Heartburn Treatments Olive Branch MS

Poor digestion results in damp heat accumulation in the stomach, leading to acid regurgitation. Foods such as mung bean, tofu, soybeans, wheat, dairy, aloe, banana, cucumber, lettuce, olives, seaweed, summer squash, tomato, and melons, can help cool the stomach and heal energetic imbalances. Foods to help prevent food retention include orange peel, fennel, potato, rhubarb (in moderation), bamboo shoot, pineapple, lemon, barley, hawthorn berry, and malt. Liver qi is responsible for the smooth flow of energy throughout the entire body.

Nabeel Kahn, MD
(662) 280-8222
9140 Hwy 51 N
Southaven, MS
Business
Delta Gastroenterology & Endoscopy Center PC
Specialties
Gastroenterology

Data Provided by:
Ronald C Michael, MD
(901) 766-5200
3725 Champion Hills Dr Ste 2000
Memphis, TN
Specialties
Gastroenterology, Internal Medicine
Gender
Male
Education
Medical School: Med Coll, Rani Durgavati Vishwavidhyalaya, Jabalpur, Mp, India
Graduation Year: 1975
Hospital
Hospital: Methodist Univ Hosp, Memphis, Tn; St Francis Hospital, Memphis, Tn
Group Practice: Peabody Health Care

Data Provided by:
Eric John Ormseth, MD
(253) 968-0649
401 Southcrest Cir Ste 210
Southaven, MS
Specialties
Gastroenterology
Gender
Male
Education
Medical School: Tulane Univ Sch Of Med, New Orleans La 70112
Graduation Year: 1992

Data Provided by:
Dr.Ulric Duncan
(662) 510-0696
9140 Highway 51
Southaven, MS
Gender
M
Education
Medical School: U Of Tx Med Sch At Houston
Year of Graduation: 1991
Speciality
Gastroenterologist
General Information
Accepting New Patients: Yes
RateMD Rating
3.0, out of 5 based on 1, reviews.

Data Provided by:
Dr.Alex Baum
(901) 747-3630
8000 Wolf River Blvd # 200
Germantown, TN
Gender
F
Speciality
Gastroenterologist
General Information
Accepting New Patients: Yes
RateMD Rating
2.2, out of 5 based on 2, reviews.

Data Provided by:
Ronald Michael
(901) 367-9001
3725 Champion Hills Dr Ste 2000
Memphis, TN
Specialty
Gastroenterology

Data Provided by:
Anca I Pop, MD
(662) 280-8222
9215 Millbranch Rd
Southaven, MS
Specialties
Gastroenterology
Gender
Male
Education
Graduation Year: 2007

Data Provided by:
Ulric Duncan, MD
(601) 280-8222
9215 Millbranch Rd
Southaven, MS
Specialties
Gastroenterology
Gender
Male
Education
Medical School: U Of Tx Med Sch At Houston, Houston Tx 77225
Graduation Year: 1991

Data Provided by:
Geza Remak, MD
(901) 757-4057
401 Southcrest Pkwy Suite 104
Southaven, TN
Specialties
Gastroenterology
Gender
Male
Education
Medical School: Albert Szent-Gyorgyi Orvostudomanyi Egyetem, Szeged, Hungary
Graduation Year: 1976

Data Provided by:
Thomas Carter Towne, MD
(901) 747-3630
8000 Wolf River Blvd Ste 200
Germantown, TN
Specialties
Gastroenterology
Gender
Male
Education
Medical School: Univ Of Tn, Memphis, Coll Of Med, Memphis Tn 38163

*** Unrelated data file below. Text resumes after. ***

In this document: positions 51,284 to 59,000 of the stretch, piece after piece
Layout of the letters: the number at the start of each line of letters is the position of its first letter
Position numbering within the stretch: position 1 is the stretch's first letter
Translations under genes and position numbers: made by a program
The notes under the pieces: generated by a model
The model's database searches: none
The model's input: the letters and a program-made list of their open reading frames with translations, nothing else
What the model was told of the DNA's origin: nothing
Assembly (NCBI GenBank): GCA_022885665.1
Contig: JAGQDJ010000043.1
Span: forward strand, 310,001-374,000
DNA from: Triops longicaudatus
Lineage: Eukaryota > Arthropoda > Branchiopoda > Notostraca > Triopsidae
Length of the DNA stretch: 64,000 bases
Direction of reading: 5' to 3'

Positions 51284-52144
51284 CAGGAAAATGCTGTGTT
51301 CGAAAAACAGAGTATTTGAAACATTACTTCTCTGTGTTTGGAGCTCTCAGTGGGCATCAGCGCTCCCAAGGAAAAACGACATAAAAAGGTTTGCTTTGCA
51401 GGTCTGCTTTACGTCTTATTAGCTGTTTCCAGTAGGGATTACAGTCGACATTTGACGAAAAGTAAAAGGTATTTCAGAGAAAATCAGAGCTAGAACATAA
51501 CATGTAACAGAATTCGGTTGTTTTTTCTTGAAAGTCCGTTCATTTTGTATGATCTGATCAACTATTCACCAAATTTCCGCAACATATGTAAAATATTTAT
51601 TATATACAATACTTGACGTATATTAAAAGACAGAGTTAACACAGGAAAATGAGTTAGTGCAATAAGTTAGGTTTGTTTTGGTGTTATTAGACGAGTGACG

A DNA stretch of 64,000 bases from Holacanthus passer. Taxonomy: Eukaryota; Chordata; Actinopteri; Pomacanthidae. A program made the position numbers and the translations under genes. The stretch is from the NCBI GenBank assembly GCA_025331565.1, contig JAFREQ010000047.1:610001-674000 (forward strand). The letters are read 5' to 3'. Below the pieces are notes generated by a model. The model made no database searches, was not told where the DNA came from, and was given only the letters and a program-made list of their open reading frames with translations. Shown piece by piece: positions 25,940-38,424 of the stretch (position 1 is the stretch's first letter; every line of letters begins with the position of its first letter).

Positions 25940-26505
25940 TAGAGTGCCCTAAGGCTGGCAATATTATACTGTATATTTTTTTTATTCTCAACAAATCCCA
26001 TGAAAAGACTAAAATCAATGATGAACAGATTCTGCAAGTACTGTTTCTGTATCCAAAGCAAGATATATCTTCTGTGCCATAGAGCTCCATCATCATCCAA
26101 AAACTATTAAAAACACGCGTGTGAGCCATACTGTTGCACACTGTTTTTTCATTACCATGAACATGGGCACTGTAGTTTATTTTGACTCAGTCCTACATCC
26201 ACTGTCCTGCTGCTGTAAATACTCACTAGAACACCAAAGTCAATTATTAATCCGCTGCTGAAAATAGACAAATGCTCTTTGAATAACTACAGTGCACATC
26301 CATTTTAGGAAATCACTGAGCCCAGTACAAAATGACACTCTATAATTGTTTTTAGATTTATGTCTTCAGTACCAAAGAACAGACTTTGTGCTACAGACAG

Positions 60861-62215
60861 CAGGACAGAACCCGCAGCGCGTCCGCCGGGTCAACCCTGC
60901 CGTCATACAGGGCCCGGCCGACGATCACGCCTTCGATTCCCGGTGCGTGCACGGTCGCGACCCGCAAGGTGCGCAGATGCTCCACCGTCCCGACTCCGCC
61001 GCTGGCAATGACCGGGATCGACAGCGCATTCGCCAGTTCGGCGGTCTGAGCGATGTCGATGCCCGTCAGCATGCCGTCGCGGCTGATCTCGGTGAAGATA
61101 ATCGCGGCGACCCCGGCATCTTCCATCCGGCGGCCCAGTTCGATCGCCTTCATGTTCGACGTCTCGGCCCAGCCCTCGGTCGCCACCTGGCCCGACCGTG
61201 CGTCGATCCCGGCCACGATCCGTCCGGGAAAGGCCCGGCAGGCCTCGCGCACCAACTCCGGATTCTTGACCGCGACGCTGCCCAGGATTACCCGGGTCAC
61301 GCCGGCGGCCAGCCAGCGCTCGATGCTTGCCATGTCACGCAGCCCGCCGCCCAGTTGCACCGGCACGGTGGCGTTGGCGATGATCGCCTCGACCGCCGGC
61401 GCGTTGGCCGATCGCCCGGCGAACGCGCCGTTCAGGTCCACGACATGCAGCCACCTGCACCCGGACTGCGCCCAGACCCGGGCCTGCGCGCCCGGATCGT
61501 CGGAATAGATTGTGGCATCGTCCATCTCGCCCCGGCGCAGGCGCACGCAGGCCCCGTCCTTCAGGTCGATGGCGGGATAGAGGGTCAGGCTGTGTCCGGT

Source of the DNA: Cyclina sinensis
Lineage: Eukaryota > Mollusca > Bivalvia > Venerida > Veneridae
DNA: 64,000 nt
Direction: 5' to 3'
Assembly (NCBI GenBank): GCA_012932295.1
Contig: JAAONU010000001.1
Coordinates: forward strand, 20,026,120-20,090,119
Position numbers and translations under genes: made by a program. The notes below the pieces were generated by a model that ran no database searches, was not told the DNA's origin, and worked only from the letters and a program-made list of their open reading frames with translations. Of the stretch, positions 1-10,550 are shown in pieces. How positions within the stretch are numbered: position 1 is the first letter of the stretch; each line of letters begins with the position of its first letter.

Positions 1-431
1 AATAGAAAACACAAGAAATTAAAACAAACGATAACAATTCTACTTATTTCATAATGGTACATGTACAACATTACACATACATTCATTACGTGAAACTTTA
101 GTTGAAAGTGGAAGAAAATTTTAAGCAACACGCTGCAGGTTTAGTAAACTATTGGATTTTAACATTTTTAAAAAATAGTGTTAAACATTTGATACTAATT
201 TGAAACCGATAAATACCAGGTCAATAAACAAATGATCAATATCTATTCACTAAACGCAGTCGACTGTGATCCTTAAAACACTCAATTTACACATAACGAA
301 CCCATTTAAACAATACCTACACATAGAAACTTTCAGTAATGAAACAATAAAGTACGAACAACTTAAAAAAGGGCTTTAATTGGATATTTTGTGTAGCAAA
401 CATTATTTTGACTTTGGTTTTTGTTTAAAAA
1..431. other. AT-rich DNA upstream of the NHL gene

Graduation Year: 1977

Data Provided by:
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Relieving Heartburn

Provided by: 

By Juliette Aiyana, LAc

I may be developing acid reflux disease. Every few months, I experience heartburn but refuse to pop antacids or those OTC acid blockers. Can I prevent acid reflux and treat my bouts of heartburn naturally?

The symptoms of acid reflux can cause discomfort and embarrassment. And if left untreated, acid reflux can damage the esophagus. In Chinese medicine we classify acid reflux as a heat disorder commonly affecting the stomach and/or liver energy systems. Heat and fire flare upward bringing the acid into the throat. Acupuncture, dietary changes, and Chinese herbs can quickly relieve your symptoms. To find relief, consult a TCM herbalist who will devise an herbal formula for you based on your unique signs and symptoms. You should not have to take herbs long term if you eat an energetically balanced diet. The Chinese herbal formula Chai Hu Shu Gan Tang (“bupleurum powder to spread the liver”) alleviates symptoms in many people within about one to two weeks, but it should not be taken for an extended period of time.

Poor digestion results in damp heat accumulation in the stomach, leading to acid regurgitation. Foods such as mung bean, tofu, soybeans, wheat, dairy, aloe, banana, cucumber, lettuce, olives, seaweed, summer squash, tomato, and melons, can help cool the stomach and heal energetic imbalances. Foods to help prevent food retention include orange peel, fennel, potato, rhubarb (in moderation), bamboo shoot, pineapple, lemon, barley, hawthorn berry, and malt.

Liver qi is responsible for the smooth flow of energy throughout the entire body. Excessive heat will cause it to move upward and invade the stomach, creating heat there. Try eating dark leafy greens, bitter greens, leeks, quinoa, anise, ginger, basil, turkey, and ocean fish, which help cool and circulate the flow of liver qi.

In all cases, avoid spicy, greasy, fried and oily foods, processed foods, high-fat meats, sugar, and more than two servings of caffeine a day. Reduce your stress and anger, and don’t eat if you are angry or upset. Avoid overeating and drink alcohol in moderation—alcohol generates the heat that leads to acid reflux. I recommend that my heartburn patients abstain from alcohol completely for two to three months and, afterwards, imbibe fewer than four drinks a week.

Juliette Aiyana, LAc, has been a natural health practitioner since 1992. In 2001, she founded Aiyana Acupuncture & Chinese Herbs in New York City (www.amazinghealing.com) .

Author: Juliette Aiyana, LAc

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